It should be said that Smoke and Sacrifice is a beautiful, unique game in its art design. Inevitable comparisons have been drawn between it and Don’t Starve but, if anything, Smoke and Sacrifice eclipses its competitor in terms of visuals.
Each new environment is lovingly, painstakingly designed and painted by hand. Moving from grass, to snow, to town, to forge, and through to fire — they were each striking the first time I found them. It is almost a shame I had to spend my time discovering this beautifully realised world whilst constantly hopping — as it is much quicker than walking — away from the latest menagerie intent on brutalising me.
Striking as those areas were, there was not a great deal of variety. There were five different “classes” of area — town, grass, ice, metal, and fire — each of which were used often enough that my current location was always ambiguous. They are certainly solid bases on which to build, and if a follow-up game could expand on and add to these areas then it would earn a place alongside the most stylish games in recent memory.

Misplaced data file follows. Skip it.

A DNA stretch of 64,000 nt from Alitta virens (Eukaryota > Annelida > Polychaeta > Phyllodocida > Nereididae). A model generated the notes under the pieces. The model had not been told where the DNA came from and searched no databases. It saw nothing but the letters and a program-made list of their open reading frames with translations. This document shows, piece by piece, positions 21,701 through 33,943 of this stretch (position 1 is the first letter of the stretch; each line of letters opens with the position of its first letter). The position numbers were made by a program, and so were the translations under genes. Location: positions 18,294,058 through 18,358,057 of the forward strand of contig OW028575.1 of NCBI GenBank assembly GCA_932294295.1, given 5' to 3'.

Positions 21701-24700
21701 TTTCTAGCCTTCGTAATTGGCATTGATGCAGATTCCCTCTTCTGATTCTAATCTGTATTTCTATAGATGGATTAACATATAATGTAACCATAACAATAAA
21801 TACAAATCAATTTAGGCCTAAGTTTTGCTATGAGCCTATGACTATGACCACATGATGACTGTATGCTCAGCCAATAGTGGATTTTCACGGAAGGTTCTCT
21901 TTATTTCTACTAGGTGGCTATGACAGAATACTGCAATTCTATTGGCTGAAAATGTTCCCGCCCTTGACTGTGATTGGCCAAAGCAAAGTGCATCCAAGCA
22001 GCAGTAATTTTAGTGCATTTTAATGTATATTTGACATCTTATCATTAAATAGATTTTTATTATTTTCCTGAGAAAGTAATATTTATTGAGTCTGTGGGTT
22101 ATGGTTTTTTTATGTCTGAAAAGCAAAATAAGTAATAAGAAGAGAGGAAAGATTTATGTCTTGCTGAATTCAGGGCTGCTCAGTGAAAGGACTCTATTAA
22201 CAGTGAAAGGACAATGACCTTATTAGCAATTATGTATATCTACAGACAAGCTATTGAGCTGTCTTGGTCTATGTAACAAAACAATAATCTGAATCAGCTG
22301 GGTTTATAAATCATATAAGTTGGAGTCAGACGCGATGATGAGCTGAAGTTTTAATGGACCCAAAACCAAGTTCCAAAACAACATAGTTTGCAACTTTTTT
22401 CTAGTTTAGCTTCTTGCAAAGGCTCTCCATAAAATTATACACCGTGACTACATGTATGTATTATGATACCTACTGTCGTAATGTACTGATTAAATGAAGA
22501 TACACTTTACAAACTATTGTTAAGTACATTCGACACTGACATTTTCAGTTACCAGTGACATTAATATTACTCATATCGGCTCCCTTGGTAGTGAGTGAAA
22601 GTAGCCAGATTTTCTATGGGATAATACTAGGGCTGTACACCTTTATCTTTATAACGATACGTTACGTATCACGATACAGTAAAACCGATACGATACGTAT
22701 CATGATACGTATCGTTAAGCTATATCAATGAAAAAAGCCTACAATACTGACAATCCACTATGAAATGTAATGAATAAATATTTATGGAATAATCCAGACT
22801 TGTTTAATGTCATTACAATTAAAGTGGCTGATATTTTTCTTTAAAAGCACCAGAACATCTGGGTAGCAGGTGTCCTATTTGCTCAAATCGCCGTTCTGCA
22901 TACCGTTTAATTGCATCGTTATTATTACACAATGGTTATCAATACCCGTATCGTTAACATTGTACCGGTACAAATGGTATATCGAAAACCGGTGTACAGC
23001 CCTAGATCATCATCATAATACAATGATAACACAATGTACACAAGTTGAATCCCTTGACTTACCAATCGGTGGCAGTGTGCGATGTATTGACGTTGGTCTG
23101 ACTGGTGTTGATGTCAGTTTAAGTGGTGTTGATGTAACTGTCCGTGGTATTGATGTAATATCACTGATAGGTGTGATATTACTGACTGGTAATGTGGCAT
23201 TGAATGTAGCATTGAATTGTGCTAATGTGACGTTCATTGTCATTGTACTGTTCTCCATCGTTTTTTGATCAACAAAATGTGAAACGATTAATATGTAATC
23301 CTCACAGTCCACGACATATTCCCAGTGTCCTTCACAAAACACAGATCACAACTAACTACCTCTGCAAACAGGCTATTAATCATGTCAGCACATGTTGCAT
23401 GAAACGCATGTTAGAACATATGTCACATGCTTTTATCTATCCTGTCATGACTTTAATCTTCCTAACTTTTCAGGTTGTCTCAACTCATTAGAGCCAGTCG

Smoke and Sacrifice has promise. The game does not suffer from a lack of invention but the execution falls short of the ideas on display. If a sequel appears then I will be curious to try it but, for now, I will not be unhappy leaving Smoke and Sacrifice behind.
Smoke and Sacrifice is available now on Steam for £19.99 or on the Nintendo eShop for £19.99 and is coming to Xbox One and PS4 later in 2018.